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ESAblawg is an educational effort by Keith W. Rizzardi. Correspondence with this site does not create a lawyer-client relationship. Photos or links may be copyrighted (but used with permission, or as fair use). ESA blawg is published with a Creative Commons License.

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florida gators... never threatened!

If you ain't a Gator, you should be! Alligators (and endangered crocs) are important indicator species atop their food chains, with sensitivity to pollution and pesticides akin to humans. See ESA blawg. Gator blood could be our pharmaceutical future, too. See ESA musing.

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"This institution will be based on the illimitable freedom of the human mind. For here we are not afraid to follow truth wherever it may lead, nor to tolerate any error so long as reason is left free to combat it." -- Thomas Jefferson to William Roscoe, December 27, 1820.

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Thanks, Kevin.

KEVIN S. PETTITT helped found this blawg. A D.C.-based IT consultant specializing in Lotus Notes & Domino, he also maintains Lotus Guru blog.

« Humans vs. species? Hunting of tigers prevents delisting, while wind farm striking of Indiana bats necessitates permits | Main| Bulk petitions: breaking the Endangered Species Act, a few hundred species at a time? (Updated) »

FWS lists foreign bird species, but not Utah's Brian Head Mountain Snail

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75 Fed. Reg. 50814 / Vol. 75, No. 158 / Tuesday, August 17, 2010 / Rules and Regulations
DEPARTMENT OF THE INTERIOR Fish and Wildlife Service
50 CFR Part 17 / Docket No. FWS–R9–ES–2009–0092; 90100–16601–FLA–B6 / RIN 1018–AV76
Endangered and Threatened Wildlife and Plants; Listing Three Foreign Bird Species From Latin America and the Caribbean as Endangered Throughout Their Range

SUMMARY: We, the U.S. Fish and Wildlife Service (Service), determine endangered status for three species of birds from Latin America and the Caribbean—the Andean flamingo  (Phoenicoparrus andinus), the Chilean woodstar (Eulidia yarrellii), and the St. Lucia forest thrush (Cichlherminia lherminieri sanctaeluciae)—under the Endangered Species Act of 1973, as amended (Act). DATES: This final rule is effective September 16, 2010.

AndeanFlamingoReichie.jpg
The Andean flamingo’s entire life cycle relies on the  availability of networks of shallow saline wetlands (salars and lagunas) at low, medium, and high altitudes that are characteristic throughout its range in Argentina, Bolivia, Chile, and Peru.  Photo by Steffen Reichlefrom Exploring Bolivia's Biodiversity.

EXCERPT:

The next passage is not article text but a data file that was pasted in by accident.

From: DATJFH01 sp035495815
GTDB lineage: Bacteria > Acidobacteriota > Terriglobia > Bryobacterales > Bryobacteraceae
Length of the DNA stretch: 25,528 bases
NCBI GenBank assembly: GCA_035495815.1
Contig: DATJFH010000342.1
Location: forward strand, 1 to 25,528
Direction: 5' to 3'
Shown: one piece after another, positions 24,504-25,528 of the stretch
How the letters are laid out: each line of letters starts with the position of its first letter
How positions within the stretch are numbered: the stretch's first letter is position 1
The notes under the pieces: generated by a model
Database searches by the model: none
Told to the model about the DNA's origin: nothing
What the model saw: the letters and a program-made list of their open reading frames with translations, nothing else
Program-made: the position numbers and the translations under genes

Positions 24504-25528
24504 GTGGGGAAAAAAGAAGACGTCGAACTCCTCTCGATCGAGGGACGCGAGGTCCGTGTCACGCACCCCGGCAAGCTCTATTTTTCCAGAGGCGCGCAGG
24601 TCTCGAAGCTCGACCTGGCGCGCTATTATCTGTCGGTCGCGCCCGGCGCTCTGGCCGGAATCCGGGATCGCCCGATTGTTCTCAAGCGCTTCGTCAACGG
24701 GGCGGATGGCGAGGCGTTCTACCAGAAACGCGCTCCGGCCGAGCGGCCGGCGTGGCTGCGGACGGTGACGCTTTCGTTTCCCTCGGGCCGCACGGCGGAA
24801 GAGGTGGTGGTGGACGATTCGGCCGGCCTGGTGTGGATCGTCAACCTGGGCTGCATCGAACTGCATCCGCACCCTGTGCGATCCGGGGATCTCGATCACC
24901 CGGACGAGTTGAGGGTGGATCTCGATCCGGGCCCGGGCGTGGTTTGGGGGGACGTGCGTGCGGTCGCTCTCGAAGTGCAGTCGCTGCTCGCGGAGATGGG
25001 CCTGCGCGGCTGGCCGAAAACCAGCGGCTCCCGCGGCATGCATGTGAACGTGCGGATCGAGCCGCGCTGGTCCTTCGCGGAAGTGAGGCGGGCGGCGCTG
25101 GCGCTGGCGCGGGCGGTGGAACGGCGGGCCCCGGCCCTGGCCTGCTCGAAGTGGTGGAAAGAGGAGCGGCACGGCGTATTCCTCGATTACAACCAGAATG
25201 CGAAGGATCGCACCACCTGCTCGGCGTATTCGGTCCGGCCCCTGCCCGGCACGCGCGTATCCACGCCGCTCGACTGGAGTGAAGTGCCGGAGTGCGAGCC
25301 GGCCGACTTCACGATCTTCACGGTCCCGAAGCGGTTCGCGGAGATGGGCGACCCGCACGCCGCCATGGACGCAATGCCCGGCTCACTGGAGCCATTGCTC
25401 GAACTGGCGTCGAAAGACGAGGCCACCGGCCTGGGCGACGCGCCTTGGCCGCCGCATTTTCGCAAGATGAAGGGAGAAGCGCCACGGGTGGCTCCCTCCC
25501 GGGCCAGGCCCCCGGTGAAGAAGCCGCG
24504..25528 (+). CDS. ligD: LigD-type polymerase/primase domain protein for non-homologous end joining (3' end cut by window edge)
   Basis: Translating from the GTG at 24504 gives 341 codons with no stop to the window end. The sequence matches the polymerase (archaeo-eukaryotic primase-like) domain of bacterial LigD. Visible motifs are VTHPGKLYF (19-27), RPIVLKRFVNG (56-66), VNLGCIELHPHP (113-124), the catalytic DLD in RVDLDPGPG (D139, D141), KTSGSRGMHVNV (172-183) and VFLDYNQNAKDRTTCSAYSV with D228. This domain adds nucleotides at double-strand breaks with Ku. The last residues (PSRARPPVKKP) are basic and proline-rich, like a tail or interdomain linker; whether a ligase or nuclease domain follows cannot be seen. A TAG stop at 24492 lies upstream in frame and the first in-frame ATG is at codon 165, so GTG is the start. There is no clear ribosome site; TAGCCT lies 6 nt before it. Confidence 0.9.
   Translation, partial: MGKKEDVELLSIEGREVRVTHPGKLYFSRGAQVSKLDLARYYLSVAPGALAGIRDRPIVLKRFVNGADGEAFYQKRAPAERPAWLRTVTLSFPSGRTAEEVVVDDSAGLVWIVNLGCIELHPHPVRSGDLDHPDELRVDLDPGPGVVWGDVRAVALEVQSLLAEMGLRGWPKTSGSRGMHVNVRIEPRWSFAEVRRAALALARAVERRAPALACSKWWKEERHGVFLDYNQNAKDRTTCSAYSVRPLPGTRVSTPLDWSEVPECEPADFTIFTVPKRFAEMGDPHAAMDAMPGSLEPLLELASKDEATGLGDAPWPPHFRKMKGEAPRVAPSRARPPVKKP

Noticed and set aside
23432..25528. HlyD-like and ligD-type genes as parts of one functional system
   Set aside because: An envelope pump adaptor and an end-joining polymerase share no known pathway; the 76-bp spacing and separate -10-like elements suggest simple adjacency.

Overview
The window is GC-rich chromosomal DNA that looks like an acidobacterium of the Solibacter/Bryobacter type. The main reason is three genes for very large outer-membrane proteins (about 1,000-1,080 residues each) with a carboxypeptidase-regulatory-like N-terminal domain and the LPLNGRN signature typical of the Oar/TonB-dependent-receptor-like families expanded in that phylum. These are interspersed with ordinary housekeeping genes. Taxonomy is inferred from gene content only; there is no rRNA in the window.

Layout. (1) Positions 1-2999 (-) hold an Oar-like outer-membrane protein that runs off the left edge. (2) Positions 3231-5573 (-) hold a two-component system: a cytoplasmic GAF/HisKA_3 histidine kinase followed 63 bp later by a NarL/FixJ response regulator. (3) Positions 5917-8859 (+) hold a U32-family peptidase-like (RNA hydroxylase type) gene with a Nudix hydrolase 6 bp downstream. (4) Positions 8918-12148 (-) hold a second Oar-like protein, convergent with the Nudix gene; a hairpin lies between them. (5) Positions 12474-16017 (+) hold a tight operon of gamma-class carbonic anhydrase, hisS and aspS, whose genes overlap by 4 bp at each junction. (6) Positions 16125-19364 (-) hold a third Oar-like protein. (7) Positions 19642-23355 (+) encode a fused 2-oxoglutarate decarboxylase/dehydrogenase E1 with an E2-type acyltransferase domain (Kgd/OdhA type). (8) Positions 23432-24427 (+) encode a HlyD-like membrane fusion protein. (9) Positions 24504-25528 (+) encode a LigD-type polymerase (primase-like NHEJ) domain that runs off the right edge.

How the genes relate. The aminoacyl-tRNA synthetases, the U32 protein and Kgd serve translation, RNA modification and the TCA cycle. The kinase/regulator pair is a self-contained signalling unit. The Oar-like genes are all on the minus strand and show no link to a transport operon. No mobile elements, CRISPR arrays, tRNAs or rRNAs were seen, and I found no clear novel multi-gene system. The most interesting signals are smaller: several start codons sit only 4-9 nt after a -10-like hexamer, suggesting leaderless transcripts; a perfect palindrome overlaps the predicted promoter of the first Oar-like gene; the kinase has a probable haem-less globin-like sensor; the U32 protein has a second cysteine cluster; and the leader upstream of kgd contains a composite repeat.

Status Determination for the Andean Flamingo.  The Andean flamingo is colonial, feeding and breeding in flocks, and is the rarest of all six flamingo species worldwide. Experts consider that the more dispersed nature of the species at smaller nesting sites has inhibited reproduction in the species. The Andean flamingo underwent a severe population decline in the last few decades, from a conservative estimate of 50,000 to 100,000 in the early 1980s to a current estimate of 34,000. In the past 20 years, nesting sites and breeding has declined with increased habitat alteration (Factor A), overutilization (Factor B), disease and predation (Factor C), as well as increased human disturbance and an ongoing drought (Factor E)... Several manmade and natural factors are having a negative impact on the flamingo’s persistence in the wild. These factors include mining activities and resultant pollution, increasing human population and water usage, hunting and egg collection, tourism, predation, human disturbance, and drought conditions. Mining occurs at many of the wetlands that the Andean flamingo depends upon for habitat. The threats from mining include direct habitat destruction, water pollution, water extraction, and disturbance (Factors A and E). Hunting and egg collecting reduce the number of individuals in the population and exacerbate the species’ poor breeding success and low recruitment rate (Factor B). In combination with these habitat threats, the altiplano region is undergoing a long-term drought, which is impacting the availability and quality of wetlands for feeding, breeding, and overwintering (Factor E). Increased tourism at the wetlands is taxing limited water supplies, causing further water contamination from trash and sewage, and increasing habitat disturbance from human presence (Factors A and B). Infrastructure to support mining and tourism destroys and increases access to Andean flamingo habitats, facilitating hunting, egg collecting, and human influx, along with increased pollution, water use, and disturbance (Factors A, B, and E). Predation removes potentially reproductive adults  from the breeding pool, disrupts mating pairs, and exacerbates the species’ already poor breeding success and is facilitated by increased access to wetlands and the ongoing drought (Factors A, B, and E). Many wetlands within protected areas continue to undergo activities that destroy habitat or remove individuals from the population (including hunting and egg collecting), such that the regulatory mechanisms are inadequate to mitigate the threats to the species and its habitat (Factor D). The magnitude of the threats is exacerbated by the species’ recent and drastic reduction in numbers, poor breeding success and recruitment, and the species’ reliance on only a few wetlands for the majority of its reproductive output.